stalling occurs when a wing exceeds a critical Angle of Attack
That is the stock answer, the right answer, passes the written test.
But as a pilot, operating an aircraft, reading your POH, it says stall speed.
"references to "stall speed", apparently a speed below which a plane will stall"
How is this related to Angle of Attack, and why is stalling speed higher in a turn?
the real reason for stalling is that load force is more than the amount of lift force the wing can create under a given set of conditions. The pilot exceeds the critical Angle of Attack by pulling the stick back too far in an effort to create adequate lift.
For any given aircraft, the given set of conditions are:
Lift = Load (Mass × G force) = Density × Wing Area × Coefficient × V$^2$
Defining "Stall speed" based on Load covers all bases of flight.
Stall is defined in terms of speed for many GA aircraft because other variables are more or less constant and Angle of Attack is at its lift producing maximum
In level flight, at 1 G, the stall speed is, for example: 50 knots (flaps up).
Here, we may ask what is the "coefficient of lift"? This term is based on Angle of Attack and Airfoil type. When you lower your flaps, airfoil type changes, enabling increased lift without increasing aircraft AoA$^1$ or airspeed$^2$. Now, one can go slower before stalling, for example: stall speed 45 knots (flaps down).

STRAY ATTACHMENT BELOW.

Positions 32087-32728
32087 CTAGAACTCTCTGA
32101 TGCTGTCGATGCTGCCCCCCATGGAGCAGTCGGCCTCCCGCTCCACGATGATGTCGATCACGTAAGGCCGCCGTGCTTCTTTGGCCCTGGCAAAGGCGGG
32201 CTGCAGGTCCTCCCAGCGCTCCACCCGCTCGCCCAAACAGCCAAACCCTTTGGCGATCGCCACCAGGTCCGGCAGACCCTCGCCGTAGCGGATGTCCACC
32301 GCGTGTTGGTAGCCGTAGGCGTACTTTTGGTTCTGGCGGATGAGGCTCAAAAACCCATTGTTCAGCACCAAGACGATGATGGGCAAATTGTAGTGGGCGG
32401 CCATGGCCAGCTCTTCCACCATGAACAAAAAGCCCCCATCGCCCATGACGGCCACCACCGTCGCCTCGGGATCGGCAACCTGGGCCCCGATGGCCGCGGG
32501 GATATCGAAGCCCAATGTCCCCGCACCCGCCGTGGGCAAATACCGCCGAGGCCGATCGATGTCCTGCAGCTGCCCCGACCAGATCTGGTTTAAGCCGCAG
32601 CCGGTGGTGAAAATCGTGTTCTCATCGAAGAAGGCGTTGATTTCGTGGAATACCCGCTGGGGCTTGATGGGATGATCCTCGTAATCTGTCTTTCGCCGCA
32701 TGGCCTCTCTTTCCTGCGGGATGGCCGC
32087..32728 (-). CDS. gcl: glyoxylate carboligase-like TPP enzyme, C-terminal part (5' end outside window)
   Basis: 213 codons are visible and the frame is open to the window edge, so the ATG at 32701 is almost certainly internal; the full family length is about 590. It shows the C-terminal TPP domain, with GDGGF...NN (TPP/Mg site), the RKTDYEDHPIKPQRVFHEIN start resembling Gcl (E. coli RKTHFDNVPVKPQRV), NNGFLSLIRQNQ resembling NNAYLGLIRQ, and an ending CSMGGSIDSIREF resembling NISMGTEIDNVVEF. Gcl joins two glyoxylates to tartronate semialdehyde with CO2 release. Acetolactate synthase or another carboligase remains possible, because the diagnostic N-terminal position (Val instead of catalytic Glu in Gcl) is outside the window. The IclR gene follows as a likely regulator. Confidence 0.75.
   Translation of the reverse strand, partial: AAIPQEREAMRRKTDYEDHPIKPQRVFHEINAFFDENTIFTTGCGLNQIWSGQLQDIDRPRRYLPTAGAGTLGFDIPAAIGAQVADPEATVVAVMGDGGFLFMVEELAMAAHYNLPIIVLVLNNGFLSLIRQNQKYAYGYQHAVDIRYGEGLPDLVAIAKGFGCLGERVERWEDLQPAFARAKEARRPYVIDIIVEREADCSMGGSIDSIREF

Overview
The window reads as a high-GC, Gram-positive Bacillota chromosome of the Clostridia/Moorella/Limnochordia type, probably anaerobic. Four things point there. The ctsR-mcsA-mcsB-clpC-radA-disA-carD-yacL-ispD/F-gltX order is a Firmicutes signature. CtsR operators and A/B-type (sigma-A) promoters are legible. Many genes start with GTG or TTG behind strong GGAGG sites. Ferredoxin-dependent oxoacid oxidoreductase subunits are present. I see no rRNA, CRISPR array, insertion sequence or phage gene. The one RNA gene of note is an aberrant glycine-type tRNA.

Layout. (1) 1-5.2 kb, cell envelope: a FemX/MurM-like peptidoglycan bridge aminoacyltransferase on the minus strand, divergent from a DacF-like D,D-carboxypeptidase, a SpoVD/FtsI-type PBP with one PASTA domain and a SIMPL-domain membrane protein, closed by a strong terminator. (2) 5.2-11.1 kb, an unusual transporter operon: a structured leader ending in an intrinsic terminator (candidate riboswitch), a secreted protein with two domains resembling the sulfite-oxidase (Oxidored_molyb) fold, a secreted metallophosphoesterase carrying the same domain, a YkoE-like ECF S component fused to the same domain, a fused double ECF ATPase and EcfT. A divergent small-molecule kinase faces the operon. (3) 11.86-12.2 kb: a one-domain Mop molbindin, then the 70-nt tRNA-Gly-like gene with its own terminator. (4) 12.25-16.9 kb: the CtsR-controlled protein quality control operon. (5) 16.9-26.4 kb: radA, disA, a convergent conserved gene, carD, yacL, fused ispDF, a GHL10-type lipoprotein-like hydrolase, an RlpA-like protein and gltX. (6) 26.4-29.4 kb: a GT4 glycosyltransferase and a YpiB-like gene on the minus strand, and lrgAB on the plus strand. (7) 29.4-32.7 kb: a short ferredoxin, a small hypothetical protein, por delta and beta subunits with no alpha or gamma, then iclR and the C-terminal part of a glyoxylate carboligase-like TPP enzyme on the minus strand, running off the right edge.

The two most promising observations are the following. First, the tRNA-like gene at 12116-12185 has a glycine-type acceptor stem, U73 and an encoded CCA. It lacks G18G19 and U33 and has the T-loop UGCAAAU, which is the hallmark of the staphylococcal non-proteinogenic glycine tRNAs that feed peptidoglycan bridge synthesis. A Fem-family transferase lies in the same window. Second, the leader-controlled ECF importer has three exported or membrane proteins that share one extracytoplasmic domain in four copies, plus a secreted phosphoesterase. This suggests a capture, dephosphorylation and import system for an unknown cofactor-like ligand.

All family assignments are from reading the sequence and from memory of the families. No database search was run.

Now for turns: stall speed 60 degree turn.
Load factor is 2 G. Coefficient of lift, density, and wing area are constant, velocity must be greater. You can read it from your POH, or calculate it as: V$^2$ = 2 × 50$^2$
V stall = 1.41 × 50 knots or 71 knots
Now for cases where Load is less than 1 G as previously discussed in current answers.
Aside from aerobatics, and an Aviation Stack Exchange favourite: lift is less than weight in a climb , we have the emergency descent. Yes, that's right, lift is also less than weight in a descent (as a mirror image of a climb) because now the drag component (rather than a thrust component) is helping resist gravity. This means Angle of Attack will be less than that required for level flight. Emergency descent turns are also performed at a higher airspeed, which additionally makes them safer.
$^1$ lowering flaps does increase local AoA at the wing. This is one reason that flaps are placed next to the fuselage, effectively increasing the "washout" of the wing tips. This ensures the warning buffet will start near the fuselage. The net effect is a lowering of stall speed (an increase in maximum lift for a given airspeed).
$^2$ drag also increases. Throttle must be added to maintain airspeed (or aircraft must lower its pitch to the horizon).